Type of Wrong Answers in the UCAT Verbal Reasoning Subtest

type of wrong answers

Knowing the type of wrong answers in the UCAT Verbal Reasoning  Subtest is beneficial especially when eliminating answer options.

During practice I encourage you develop  an eye for spotting wrong answers to reduce the likelihood of falling for them. Let’s go over the main types of wrong answers used  by examiners in the verbal reasoning subtest and strategies to help spot them!

Type #1: Extra Information or Slightly Off

These are answer options that provide extra details that aren’t backed up by the passage. Even one unsupported descriptive word can make an answer incorrect. Sometimes, an answer might contain an extreme language(such as ‘none’, ‘always’, ‘every time’, ‘must’, ‘definitely’ etc)that may shift the context of the statement and make it incorrect. Make sure you look at wording carefully and cross it out if you think it’s extreme (unless its explicitly stated in the passage).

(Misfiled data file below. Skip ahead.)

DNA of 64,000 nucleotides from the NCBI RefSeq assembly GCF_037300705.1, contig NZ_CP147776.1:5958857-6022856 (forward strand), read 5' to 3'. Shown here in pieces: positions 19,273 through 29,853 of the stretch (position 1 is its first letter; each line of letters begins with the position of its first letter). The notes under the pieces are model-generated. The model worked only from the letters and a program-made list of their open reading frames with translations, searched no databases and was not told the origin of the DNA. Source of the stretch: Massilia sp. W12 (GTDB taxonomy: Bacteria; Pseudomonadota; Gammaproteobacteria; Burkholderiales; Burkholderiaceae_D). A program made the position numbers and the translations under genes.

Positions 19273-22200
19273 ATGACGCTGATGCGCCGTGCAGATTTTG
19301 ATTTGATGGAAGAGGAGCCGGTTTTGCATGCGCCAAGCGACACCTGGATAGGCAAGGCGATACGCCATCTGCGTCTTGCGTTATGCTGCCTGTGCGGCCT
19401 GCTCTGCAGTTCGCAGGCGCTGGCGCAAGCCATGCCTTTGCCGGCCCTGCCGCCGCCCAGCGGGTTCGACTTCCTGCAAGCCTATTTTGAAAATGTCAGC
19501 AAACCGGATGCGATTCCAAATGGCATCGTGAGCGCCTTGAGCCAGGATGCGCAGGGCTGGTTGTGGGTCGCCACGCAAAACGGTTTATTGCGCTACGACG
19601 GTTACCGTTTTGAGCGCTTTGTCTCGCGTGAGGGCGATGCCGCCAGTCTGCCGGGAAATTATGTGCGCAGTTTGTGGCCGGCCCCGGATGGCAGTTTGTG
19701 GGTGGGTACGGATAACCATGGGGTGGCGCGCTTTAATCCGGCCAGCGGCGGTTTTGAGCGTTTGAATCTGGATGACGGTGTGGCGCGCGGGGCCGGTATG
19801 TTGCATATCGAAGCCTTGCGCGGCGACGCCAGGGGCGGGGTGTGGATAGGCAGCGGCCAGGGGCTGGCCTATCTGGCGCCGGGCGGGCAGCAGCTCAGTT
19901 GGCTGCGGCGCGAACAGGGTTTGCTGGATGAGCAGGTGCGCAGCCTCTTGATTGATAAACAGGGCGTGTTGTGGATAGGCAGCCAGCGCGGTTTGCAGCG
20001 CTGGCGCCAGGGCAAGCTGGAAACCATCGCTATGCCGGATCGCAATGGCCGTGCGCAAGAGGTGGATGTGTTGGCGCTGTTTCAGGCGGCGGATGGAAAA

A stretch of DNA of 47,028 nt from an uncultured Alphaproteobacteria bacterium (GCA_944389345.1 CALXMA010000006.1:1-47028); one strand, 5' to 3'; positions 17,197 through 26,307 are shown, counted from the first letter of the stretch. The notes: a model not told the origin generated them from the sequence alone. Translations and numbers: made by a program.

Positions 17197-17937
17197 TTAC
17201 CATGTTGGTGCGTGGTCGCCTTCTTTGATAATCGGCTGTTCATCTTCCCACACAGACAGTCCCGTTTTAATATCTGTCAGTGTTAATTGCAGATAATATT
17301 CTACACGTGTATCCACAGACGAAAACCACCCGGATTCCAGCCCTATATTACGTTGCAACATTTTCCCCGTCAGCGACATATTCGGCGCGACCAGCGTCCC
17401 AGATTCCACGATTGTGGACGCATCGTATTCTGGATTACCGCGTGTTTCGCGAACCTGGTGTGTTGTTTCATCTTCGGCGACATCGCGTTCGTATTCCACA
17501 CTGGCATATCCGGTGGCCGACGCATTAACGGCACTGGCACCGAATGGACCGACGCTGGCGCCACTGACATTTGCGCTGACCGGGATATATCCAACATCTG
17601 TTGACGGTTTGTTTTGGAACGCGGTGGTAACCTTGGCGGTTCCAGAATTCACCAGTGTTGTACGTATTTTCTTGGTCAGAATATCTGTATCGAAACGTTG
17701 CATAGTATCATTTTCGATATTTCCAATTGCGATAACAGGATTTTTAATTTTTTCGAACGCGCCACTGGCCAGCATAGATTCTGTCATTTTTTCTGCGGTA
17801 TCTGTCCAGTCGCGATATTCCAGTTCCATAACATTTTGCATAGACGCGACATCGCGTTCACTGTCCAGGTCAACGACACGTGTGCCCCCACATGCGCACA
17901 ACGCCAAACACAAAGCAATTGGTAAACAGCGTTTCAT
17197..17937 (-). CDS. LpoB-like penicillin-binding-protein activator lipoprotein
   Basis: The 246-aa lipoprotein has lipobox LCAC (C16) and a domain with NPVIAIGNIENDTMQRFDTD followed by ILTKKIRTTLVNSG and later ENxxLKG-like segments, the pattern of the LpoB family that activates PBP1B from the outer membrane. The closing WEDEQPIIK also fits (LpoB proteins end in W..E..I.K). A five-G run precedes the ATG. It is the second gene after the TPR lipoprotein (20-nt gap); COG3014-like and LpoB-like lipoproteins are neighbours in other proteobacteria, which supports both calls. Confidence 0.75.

Type #2: Opposite or Contradicts

These are answer options that are opposite to what is stated in the passage. Even if you don’t know the exact answer to the question, you should be able to tell by assessing cues and tell if relationships in the passage were reversed. These answer choices can be tricky because if you’re reading quickly, you might miss it. That’s why it’s so important to double check your answers! Always scan for textual evidence in the passage before picking an answer.

Type #3: Irrelevant or Concept Confusion

Irrelevant answers can be tricky because they prey on a candidates’ tendency to overthink the question and twist any choice into a plausible answer. If something seems unrelated to what you read, it’s wrong. Don’t doubt yourself! Again, if you’re going too fast these can be a problem for you. Never choose an answer just because it contains key words. 

Type #4: Plausible Interpretation

These ones can be tough to eliminate, especially if you’re used to viewing literature in the context of standard English GCSE level, where many interpretations are valid. Again, you should only rely on direct evidence to answer questions.

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